The reports are in and both Black Friday and Cyber Monday sales are up — way up over 2010 estimates.
Retail sales for Thanksgiving weekend jumped 16% to a record $52.4 billion, according to the National Retail Federation (NRF). And Cyber Monday online sales were up 33% to a record $1.03 billion, according to Coremetrics. (See: Black Friday Sales Break Records; Is Consumer Spending Sustainable?)
To top off those stronger-than-expected forecasts, consumer confidence for November surprised to the upside on Tuesday to levels not seen since July.
But in light of continued high unemployment and uncertainty over the U.S. and European political system, is consumer strength really as strong as it appears to be? That's the topic of debate between Yahoo! Breakout's Jeff Macke and Fusion IQ's Barry Ritholtz.
Fact or Fiction: Is the Consumer Back?
"This is an annual fiction," says Ritholtz, also the author of The Big Picture blog, of the NRF's Thanksgiving sales figures, which are based primarily off consumer surveys. "The data always comes out no where near as aggressive as the early releases are."
In a recent blog post Ritholtz wrote:
No, retail sales did not climb 16%. Surveys where people forecast their own future spending are, as we have seen repeatedly in the past, pretty much worthless.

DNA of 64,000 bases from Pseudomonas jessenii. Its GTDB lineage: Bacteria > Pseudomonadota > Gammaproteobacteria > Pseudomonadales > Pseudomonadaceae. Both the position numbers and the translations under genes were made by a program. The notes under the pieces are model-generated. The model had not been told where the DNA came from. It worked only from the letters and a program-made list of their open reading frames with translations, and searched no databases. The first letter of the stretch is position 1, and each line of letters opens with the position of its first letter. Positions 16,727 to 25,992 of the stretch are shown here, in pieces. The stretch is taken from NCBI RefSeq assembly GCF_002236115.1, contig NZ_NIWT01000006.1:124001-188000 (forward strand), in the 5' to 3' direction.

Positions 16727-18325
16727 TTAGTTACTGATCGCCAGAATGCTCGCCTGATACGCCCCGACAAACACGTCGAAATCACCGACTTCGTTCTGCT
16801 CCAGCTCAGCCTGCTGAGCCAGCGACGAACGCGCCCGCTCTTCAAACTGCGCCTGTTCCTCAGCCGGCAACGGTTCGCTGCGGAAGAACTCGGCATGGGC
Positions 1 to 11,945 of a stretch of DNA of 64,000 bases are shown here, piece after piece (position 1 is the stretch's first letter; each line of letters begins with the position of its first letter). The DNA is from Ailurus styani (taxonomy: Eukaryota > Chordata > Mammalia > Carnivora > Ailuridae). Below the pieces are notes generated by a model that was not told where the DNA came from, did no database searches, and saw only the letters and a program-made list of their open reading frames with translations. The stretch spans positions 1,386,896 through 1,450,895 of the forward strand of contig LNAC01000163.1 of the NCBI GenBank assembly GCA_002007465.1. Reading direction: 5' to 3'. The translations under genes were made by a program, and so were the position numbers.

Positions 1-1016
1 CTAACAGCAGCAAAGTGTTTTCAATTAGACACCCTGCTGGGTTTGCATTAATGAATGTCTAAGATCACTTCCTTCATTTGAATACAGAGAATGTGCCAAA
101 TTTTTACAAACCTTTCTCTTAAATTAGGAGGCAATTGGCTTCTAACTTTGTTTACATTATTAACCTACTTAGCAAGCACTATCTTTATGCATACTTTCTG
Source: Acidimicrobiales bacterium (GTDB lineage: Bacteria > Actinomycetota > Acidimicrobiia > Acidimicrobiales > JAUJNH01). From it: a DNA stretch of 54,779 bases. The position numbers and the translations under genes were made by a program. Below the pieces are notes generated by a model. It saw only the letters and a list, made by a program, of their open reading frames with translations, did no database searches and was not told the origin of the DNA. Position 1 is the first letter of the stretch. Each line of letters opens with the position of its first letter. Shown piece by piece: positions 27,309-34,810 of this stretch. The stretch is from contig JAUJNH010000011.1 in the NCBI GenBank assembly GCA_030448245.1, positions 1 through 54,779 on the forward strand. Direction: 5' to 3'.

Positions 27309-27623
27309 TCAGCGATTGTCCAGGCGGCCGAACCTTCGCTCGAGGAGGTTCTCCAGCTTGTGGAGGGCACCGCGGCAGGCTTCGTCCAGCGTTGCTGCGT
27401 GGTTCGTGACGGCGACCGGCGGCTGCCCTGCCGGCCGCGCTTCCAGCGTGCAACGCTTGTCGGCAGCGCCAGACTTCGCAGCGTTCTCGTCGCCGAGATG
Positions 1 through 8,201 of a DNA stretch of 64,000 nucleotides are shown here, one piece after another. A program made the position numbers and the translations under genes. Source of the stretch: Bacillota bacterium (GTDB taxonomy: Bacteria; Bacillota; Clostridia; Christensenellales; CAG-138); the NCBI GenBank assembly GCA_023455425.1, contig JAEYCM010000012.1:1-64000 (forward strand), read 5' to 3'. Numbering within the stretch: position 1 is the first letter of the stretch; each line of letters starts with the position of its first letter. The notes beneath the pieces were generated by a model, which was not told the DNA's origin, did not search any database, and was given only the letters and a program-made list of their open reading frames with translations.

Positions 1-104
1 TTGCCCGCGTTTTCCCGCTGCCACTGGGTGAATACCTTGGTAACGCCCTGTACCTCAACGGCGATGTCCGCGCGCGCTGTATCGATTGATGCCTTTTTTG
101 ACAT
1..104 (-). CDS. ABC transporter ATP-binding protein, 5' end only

We actually have no idea just yet as to whether, and exactly how much, sales climbed. The data simply is not in yet. The most you can accurately say is according to some foot traffic measurements, more people appeared to be in stores on Black Friday 2011 than in 2010.
Macke, on the other hand, may not take this data as "gospel" but does give a lot of credence to the fact the all the data of late has trended toward the positive direction. Not only has the data been better than expected, but it has been stronger than last year. Plus, he points to recent retail earnings from Wal-mart, Tiffany and especially Target, which also came in better than expected. (See: The Consumer: Better Than Feared, but Still Struggling)
"I think they are enthusiastic," he says of the consumer. "I take increased sales, I take nice foot traffic, [and] I see Cyber Monday rolling in huge as a sign that people actually like to shop and that they have some disposable income."
For Macke, the annual fact for the holiday shopping season is that the consumer is usually left for dead, only to surprise by just how much Americans truly do love to get out and shop.
Who is right? Tells us what you think!